of a wheel, write one sound word. Students fill in each spoke of the wheel
with related words.
2. make a list of “quiet words.” They combine this activity with the activity
in which the class makes a “thesaurus” for sound words.
3. write and illustrate what happens on their upside-down days for a class
Big Book.
10 Unit 3 Sound

Applying the Idea


At the Mathematics Center, students working in small groups of four,
1. work on the following problem and then report to the class during Closure.
Students in the third grade are going to use some music tapes at a class
party. The length of the tapes are the following: three tapes are eight minutes
each; four tapes are 10 1/2 minutes each; and two tapes are nine minutes
each.
The music is to play for 30 minutes during the party, and then there is to
be a 10-minute intermission, followed by 20 more minutes of party and music
time. How can Disk Jockey Elena and Disk Jockey Rick play the tapes so that
the music ends exactly on time for the intermission and ends exactly on time
at the end of the party?
2. work on the Activity — Speed of Sound.
Ask students to consider the question, again. How can you change the tone
(pitch) of the tuning fork? (You can’t change the pitch unless you change the
length of the tines on the fork.)

Closure and Assessment


In their logs, students write and illustrate how sound is a form of energy causing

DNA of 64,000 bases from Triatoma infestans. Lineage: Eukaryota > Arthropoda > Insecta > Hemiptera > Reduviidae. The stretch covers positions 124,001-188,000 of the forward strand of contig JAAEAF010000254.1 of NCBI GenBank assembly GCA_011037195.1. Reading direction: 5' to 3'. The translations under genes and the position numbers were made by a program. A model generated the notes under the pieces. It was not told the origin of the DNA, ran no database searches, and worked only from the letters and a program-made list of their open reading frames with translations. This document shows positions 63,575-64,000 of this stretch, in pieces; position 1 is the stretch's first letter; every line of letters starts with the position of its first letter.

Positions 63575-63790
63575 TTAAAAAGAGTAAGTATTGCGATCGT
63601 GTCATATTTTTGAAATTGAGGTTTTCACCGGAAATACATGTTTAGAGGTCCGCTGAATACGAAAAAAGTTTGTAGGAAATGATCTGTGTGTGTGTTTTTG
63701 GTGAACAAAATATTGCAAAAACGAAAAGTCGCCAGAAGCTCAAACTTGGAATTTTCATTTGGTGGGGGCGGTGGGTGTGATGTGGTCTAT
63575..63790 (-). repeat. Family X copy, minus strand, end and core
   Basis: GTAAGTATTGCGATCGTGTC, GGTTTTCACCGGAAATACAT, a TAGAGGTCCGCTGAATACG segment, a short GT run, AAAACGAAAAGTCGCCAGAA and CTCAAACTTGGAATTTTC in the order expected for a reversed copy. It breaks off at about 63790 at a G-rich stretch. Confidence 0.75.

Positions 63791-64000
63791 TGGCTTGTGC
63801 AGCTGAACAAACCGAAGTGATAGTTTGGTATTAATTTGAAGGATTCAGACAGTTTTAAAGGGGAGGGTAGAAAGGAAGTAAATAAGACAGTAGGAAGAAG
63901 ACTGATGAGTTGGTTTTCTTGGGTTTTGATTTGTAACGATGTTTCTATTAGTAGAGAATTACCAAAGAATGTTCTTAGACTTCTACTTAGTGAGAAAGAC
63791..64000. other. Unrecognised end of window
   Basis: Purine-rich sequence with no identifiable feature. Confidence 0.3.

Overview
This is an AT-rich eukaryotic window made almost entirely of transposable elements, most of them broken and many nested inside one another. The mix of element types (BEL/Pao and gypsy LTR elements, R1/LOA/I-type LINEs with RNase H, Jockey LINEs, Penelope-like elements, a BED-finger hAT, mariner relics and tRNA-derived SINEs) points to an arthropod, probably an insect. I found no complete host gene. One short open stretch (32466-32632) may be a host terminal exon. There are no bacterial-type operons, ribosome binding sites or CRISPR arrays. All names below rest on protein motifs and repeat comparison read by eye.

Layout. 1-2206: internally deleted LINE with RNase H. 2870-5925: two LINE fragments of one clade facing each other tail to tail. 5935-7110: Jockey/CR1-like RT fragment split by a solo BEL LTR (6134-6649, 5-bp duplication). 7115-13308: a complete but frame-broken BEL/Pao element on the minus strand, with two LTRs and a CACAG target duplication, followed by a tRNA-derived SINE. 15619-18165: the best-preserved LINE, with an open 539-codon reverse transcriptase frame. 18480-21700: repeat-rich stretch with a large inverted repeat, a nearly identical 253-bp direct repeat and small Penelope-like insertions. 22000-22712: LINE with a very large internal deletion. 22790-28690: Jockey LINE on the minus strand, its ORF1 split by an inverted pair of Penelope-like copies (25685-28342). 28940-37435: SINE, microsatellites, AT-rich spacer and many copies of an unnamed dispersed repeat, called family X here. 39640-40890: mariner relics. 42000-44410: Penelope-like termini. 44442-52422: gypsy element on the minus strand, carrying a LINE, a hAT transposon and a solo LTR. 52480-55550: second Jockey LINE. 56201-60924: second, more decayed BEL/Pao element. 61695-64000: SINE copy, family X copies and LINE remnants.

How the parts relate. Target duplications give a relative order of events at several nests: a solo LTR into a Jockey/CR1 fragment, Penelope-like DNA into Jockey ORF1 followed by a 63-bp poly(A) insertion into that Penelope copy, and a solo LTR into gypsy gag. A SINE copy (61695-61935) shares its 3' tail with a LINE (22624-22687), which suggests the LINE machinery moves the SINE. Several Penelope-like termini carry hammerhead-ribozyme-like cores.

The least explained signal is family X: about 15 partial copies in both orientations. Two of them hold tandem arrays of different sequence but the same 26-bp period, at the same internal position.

vibrations in matter.

List of Activities for this Lesson


▲ Sounds Develop in Many Ways
▲ Bell in a Jar
▲ Sound Characteristics
▲ Speed of Sound
Unit 3 Sound 11

▲ ACTIVITY
Sounds Develop in Many Ways
Objective
Students produce sounds in different ways.
Materials
Peg board; wide rubber band; two 3 x 5 index cards; small bottle with a mouth;
Tuning fork; one-hole rubber stopper; pencil; paper soda straw; small wad of
paper; thread; masking tape; one wire coat hanger per student; two pieces of
string 50 cm. long
Procedures
1. Stretch a wide rubber band between two support nails on the edge of a peg
board. Stretch the rubber band as far as possible without breaking it. Pull only
the top strand of the rubber band with your finger and then release it.
Describe and record what you observe.
2. Hold the edges of two slightly curved index cards between your fingers. Place
the two index cards between your lips. Blow hard enough to produce a
sound.
3. Describe what happens to the prongs of the tuning fork after you strike it.
Explain what is making the sound.
4. Attach the ball of paper to the thread with a piece of masking tape. Strike the
tuning fork with the rubber hammer and let the fork touch the suspended
ball. Predict and then describe what happens.
5. Pinch one end of a paper soda straw until it is almost flat. Close your lips gen-
tly around the end of the straw and blow air through it. What do you think is
producing the sound in this case?
6. Tie the strings to the wide ends of the coat hanger.
7. Hold the ends of the strings stretched tight and hit the hanger against a solid